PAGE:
# Center and radius of sphere

What is the Mathematica equivalent(s) of the Wolfram Alpha command to get the center and radius of a sphere given by an expression, e.g. (in Wolfram Alpha);

x^2+y^2+z^2+8x-6y-4z-7=0 calculate center and radius


which returns 6 and $$(-4,3,2)$$.

It turns out if you just minimize the lhs of the equation, you get $$-r^2$$ and the centers immediately, and $$r=\sqrt{|-36|}=6$$:

Minimize[x^2 + y^2 + z^2 + 8 x - 6 y - 4 z - 7, {x, y, z}]
(* result: {-36, {x -> -4, y -> 3, z -> 2}} *)


Why does this work? The value of $$s(x,y,z)=(x-x_0)^2+(y-y_0)^2+(z-z_0)^2-r^2$$ is precisely $$0$$ on the sphere surface, positive on the exterior of the sphere, and negative on the interior. It's easy to see that $$s(x_0,y_0,z_0)=-r^2$$ and the gradient $$\nabla s(x,y,z)=2 (x - x_0)\mathbf{i}+ 2 (y - y_0)\mathbf{j}+ 2 (z - z_0)\mathbf{k}$$ is zero at the center and grows outwards in all directions.

Note: I didn't consider this as your equation has no leading coefficients of $$x^2,y^2,z^2$$ which means the above solution works. However, @yarchik pointed out a problem if the sphere equation is scaled and starts with $$k x^2+ky^2+kz^2+...$$ where $$k\neq1$$ then Minimize will produce the correct centers but gives a minimum value of $$-kr^2$$. So you will need to take this into account, for example here's the same sphere from a proportional equation:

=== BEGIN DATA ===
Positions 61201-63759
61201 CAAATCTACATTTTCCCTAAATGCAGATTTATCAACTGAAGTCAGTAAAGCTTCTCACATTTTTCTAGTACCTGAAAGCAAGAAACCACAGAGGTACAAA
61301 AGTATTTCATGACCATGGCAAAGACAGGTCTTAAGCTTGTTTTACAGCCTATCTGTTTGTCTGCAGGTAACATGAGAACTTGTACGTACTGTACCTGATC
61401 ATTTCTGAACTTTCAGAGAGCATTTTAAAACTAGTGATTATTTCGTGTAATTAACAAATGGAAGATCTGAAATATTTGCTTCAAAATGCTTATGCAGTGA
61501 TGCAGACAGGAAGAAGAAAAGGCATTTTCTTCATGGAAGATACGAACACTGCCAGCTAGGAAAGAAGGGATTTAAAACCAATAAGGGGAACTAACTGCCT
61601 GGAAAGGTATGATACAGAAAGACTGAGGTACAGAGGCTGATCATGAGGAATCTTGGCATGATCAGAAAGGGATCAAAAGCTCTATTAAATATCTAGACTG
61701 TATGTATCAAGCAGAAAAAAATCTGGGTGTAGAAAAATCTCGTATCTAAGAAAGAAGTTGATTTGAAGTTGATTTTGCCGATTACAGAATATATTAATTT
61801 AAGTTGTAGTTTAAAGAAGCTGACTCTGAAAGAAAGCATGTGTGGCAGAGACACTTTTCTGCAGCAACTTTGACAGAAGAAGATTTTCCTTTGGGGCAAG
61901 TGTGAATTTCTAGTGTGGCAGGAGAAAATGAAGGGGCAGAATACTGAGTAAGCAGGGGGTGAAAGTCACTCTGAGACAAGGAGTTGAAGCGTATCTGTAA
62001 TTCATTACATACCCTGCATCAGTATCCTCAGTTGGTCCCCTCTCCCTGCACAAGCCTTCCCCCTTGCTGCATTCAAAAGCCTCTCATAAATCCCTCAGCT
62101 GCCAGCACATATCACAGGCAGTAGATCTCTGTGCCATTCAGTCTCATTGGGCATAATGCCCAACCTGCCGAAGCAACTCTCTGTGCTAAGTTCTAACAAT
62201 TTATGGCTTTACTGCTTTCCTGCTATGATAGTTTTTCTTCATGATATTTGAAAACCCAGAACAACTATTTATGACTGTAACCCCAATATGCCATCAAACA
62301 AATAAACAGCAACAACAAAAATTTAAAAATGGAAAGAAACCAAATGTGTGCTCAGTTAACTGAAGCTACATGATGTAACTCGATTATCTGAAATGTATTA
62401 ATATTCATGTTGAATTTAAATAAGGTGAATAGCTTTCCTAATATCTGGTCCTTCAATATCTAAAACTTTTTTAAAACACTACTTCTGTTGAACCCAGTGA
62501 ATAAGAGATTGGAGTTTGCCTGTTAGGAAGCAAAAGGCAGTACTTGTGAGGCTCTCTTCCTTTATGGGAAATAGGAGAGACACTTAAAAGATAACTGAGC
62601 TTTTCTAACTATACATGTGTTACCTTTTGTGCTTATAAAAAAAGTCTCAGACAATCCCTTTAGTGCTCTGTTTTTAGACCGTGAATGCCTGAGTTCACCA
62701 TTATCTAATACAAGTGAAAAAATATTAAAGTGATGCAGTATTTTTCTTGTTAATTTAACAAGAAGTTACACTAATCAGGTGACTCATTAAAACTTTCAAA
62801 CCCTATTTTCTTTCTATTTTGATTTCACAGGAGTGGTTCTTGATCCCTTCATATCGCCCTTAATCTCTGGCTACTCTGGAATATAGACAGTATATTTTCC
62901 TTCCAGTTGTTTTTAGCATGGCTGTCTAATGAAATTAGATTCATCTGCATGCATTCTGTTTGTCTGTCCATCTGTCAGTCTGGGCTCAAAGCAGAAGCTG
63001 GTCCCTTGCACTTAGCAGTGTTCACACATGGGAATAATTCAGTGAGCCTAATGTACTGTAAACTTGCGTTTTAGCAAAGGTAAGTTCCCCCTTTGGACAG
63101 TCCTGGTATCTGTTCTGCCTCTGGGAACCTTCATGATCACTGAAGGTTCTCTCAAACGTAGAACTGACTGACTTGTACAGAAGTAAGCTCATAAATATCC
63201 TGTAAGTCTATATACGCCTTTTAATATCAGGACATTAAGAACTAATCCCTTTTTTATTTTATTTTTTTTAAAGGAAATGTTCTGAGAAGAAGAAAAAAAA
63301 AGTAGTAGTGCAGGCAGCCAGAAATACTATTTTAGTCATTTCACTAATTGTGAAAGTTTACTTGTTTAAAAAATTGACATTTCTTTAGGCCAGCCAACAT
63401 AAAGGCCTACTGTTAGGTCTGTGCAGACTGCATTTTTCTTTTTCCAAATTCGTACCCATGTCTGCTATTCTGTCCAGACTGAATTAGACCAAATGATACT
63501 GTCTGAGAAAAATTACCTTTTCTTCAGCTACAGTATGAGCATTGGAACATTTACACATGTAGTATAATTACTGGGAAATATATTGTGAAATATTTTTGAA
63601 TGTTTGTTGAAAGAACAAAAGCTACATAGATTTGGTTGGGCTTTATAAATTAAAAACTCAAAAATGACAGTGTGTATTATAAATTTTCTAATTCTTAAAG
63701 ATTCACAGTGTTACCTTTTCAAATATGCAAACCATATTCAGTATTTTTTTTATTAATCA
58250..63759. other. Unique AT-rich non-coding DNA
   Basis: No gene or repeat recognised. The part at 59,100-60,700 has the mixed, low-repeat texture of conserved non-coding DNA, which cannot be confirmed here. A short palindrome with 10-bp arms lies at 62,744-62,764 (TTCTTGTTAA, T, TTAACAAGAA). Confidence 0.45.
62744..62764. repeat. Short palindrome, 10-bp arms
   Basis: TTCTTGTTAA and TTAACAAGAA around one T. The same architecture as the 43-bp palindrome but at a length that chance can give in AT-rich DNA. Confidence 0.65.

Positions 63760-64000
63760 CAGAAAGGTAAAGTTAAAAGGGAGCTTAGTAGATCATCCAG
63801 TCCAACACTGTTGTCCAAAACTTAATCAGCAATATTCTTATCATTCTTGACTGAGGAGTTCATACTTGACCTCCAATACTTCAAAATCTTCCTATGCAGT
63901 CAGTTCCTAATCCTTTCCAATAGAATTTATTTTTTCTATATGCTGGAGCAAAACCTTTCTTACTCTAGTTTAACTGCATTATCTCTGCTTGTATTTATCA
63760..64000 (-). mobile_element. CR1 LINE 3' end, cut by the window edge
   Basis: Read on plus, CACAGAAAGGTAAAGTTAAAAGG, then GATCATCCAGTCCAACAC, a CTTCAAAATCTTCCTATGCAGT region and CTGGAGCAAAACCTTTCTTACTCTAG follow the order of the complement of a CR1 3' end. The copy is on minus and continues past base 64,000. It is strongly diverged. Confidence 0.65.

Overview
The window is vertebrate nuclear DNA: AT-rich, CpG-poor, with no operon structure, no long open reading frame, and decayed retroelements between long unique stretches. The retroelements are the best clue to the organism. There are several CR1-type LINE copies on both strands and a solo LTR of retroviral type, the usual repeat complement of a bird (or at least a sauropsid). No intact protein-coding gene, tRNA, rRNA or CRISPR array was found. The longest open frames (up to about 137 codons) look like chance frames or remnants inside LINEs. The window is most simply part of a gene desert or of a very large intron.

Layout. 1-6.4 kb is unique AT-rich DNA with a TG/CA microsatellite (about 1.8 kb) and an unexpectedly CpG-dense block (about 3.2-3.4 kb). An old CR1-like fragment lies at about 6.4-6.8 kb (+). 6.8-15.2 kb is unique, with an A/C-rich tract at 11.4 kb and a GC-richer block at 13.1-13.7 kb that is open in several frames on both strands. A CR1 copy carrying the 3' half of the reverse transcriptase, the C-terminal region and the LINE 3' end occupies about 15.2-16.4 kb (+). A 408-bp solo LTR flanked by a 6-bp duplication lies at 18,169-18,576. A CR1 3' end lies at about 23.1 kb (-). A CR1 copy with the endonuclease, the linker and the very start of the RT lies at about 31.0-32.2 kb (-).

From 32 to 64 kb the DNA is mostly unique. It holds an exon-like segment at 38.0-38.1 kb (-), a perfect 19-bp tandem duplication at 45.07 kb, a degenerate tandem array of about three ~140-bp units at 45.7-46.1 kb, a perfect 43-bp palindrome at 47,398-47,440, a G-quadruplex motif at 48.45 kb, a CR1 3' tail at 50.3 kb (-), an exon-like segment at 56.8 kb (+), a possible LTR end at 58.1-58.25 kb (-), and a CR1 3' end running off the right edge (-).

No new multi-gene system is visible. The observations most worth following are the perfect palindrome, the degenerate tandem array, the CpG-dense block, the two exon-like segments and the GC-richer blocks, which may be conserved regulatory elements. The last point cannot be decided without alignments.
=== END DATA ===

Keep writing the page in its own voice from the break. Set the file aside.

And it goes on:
s = Expand[(x^2 + y^2 + z^2 + 8 x - 6 y - 4 z - 7)/100];
m = Minimize[s, {x, y, z}]; (* returns {-(9/25), {x -> -4, y -> 3, z -> 2}} *)
centers = {x, y, z} /. Last[m]; (* {-4, 3, 2} *)
radius = Sqrt[Abs[First[m]/Coefficient[s, x^2]]]; (* 6 *)


Alternatively, if you can find 4 points on the sphere surface (using FindInstance) then that's all you need to get the centers and the radius:

eq = x^2 + y^2 + z^2 + 8 x - 6 y - 4 z - 7;
sphere = (x - c1)^2 + (y - c2)^2 + (z - c3)^2 - r^2;
points = {x, y, z} /. FindInstance[eq == 0, {x, y, z}, Reals, 4];
system = ((sphere - eq) == 0 && r > 0 /. {x -> #[[1]], y -> #[[2]], z -> #[[3]]}) & /@ points;
Solve[system, {c1, c2, c3, r}]

• Your first solution is not correct. The same result should hold for a rescaled equation. But Minimize[(x^2 + y^2 + z^2 + 8 x - 6 y - 4 z - 7)/100, {x, y, z}] yields 3/5 as a radius. Jun 22 '20 at 11:54
• @yarchik you are right - the centers are correct though and the radius easily follows from that - I will correct the answer. This is only relevant if the x^2, y^2,z^2 have leading coefficients Jun 22 '20 at 11:59